Tackling Climate Change
We are going through a period of great change in UK agriculture, not just because we are leaving the EU, but also because it’s imperative that we take action if we are to limit future temperature increases to less than 2oC.
The Land use: Reducing emissions and preparing for climate change report published in November 2018 makes this clear. Whilst land is recognised as a critical resource, past support has been biased towards production rather than using the ability of land to act as a carbon store. The report calls for an increase in the rate of afforestation to 27,000 ha per year by 2030.
However, there was no suggestion that moving towards agro-ecological farming systems, such as organic farming, would offer a climate friendly approach to reducing the emissions from agriculture. This was despite the mounting evidence that such a transition, together with reduced food wastage, and a switch towards eating more fruit and vegetables and less, but better, meat and dairy products, would both allow for significant reductions in emissions, a healthier population and still allow the EU to export a significant quantity of food.
A recent research paper from IDDRI (France) demonstrates this. The Ten Years for Agroecology project models the impacts of such a transition across the EU and shows that a switch to agroecology, with the phasing out of pesticides and synthetic fertilisers and redeploying extensive grasslands and landscape infrastructures, would:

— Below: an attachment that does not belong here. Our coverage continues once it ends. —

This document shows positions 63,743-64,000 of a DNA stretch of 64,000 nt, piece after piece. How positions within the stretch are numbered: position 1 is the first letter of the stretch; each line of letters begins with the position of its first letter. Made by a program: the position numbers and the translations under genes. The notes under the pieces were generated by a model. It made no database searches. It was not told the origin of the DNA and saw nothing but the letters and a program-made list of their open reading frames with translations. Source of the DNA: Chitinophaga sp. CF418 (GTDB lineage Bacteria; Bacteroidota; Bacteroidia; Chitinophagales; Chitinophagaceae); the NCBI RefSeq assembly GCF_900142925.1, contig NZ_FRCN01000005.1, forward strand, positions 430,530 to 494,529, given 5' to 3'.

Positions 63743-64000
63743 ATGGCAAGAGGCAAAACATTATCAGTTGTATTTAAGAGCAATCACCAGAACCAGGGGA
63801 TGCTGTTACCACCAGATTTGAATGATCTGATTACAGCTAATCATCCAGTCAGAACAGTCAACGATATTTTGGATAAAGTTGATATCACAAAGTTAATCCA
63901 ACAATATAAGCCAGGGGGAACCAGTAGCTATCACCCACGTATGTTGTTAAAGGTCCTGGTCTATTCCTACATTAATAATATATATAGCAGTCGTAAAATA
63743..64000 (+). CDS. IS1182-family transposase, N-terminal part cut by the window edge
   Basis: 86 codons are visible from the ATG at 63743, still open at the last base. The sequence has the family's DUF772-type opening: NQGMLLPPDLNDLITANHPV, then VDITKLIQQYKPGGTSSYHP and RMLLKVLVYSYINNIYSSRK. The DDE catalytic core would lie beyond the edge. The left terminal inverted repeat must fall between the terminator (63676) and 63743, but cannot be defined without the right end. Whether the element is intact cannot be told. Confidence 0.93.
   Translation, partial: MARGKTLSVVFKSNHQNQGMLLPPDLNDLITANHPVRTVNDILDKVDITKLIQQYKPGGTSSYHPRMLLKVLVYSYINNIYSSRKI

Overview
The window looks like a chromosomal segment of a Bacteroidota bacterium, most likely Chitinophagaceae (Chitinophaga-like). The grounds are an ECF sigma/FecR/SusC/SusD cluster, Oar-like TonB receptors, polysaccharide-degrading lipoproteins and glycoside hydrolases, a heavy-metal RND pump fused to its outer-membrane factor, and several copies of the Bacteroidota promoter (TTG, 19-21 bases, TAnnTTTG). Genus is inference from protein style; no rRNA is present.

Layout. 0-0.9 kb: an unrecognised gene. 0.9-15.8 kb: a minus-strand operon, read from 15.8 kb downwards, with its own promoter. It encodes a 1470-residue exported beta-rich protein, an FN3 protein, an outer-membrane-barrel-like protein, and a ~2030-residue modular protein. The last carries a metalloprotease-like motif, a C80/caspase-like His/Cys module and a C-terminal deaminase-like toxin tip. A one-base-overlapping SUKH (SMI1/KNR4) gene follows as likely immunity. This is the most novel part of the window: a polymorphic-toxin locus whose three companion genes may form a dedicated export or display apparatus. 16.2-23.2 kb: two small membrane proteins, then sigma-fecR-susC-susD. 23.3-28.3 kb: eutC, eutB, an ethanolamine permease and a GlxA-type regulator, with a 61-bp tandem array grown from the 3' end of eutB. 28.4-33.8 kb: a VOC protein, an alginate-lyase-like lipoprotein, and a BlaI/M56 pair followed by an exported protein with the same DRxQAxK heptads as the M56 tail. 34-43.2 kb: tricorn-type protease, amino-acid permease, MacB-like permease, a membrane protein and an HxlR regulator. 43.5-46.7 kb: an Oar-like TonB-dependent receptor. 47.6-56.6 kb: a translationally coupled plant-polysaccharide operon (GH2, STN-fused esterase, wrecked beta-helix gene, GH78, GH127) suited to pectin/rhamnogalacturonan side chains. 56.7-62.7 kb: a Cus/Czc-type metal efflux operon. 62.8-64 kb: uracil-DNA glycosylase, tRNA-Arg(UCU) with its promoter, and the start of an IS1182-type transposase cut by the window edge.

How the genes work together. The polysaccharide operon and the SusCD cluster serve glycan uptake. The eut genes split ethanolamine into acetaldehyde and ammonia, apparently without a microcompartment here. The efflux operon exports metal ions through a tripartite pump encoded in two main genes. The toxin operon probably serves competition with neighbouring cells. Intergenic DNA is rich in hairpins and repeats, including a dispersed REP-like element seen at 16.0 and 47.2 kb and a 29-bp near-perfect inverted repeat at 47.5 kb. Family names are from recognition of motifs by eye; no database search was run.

- Feed the European population healthily
- Maintain export capacity
- Reduce Europe’s global food footprint
- Result in a 40 per cent reduction in agricultural GHG emissions
- Help to restore biodiversity and to protect natural resources
Committee on Climate Change Report
I am disappointed that the UK Committee on Climate Change dietary modelling includes a recommendation for consumers to switch from beef and lamb to pork and poultry. This simply 'offshores' the UK’s emissions, as both pork and poultry have significant climate impacts due to embedded land use change in animal feed. Instead of shifting our emissions overseas, we should be aiming for a reduction in consumption of all meat types, while focusing diets on UK-grown livestock reared in higher welfare, agroecological systems.
The organic sector is in the vanguard of changes to our eating habits. This represents an opportunity for some to start to grow novel foods that are in demand. There is still a need to help consumers to better understand the vital role that grazing livestock play in shaping our landscape and its biodiversity. This should not be about seeking to change minds on diet, but rather on helping to inform the decision-making process around dietary choices.